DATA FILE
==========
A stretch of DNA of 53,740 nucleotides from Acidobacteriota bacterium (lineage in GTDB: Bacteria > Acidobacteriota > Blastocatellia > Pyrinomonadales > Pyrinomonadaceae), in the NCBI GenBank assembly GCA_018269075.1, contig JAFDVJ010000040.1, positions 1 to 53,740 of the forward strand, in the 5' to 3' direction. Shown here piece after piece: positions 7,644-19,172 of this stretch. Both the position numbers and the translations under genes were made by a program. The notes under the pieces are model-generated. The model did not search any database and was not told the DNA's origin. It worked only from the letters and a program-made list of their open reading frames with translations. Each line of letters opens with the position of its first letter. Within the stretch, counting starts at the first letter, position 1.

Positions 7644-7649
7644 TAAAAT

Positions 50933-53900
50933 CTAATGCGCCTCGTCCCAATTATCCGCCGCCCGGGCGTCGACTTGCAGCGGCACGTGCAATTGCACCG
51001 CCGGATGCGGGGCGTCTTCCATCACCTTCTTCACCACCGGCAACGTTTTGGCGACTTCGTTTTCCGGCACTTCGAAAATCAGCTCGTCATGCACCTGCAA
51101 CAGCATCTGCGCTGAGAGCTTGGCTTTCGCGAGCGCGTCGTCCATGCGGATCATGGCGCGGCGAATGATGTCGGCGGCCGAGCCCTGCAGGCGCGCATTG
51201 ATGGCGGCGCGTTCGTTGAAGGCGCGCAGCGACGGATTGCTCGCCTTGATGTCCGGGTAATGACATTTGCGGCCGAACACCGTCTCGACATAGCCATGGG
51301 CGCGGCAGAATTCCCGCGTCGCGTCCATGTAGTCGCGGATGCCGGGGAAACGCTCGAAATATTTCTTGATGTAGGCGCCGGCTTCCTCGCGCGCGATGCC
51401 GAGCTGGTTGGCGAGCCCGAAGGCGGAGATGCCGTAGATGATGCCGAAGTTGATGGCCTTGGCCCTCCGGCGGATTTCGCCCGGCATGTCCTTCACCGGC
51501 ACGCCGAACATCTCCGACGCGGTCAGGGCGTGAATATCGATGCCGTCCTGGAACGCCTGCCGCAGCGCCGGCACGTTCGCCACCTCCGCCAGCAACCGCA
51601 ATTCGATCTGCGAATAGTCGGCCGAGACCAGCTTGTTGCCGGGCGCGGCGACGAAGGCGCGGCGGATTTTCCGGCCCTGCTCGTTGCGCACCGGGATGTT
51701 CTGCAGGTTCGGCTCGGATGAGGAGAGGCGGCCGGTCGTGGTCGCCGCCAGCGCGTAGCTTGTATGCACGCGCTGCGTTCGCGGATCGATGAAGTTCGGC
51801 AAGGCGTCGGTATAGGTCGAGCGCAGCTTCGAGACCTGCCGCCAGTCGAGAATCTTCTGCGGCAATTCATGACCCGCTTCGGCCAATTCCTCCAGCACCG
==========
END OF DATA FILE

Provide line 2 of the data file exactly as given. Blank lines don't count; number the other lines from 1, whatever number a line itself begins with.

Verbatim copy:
Positions 7644-7649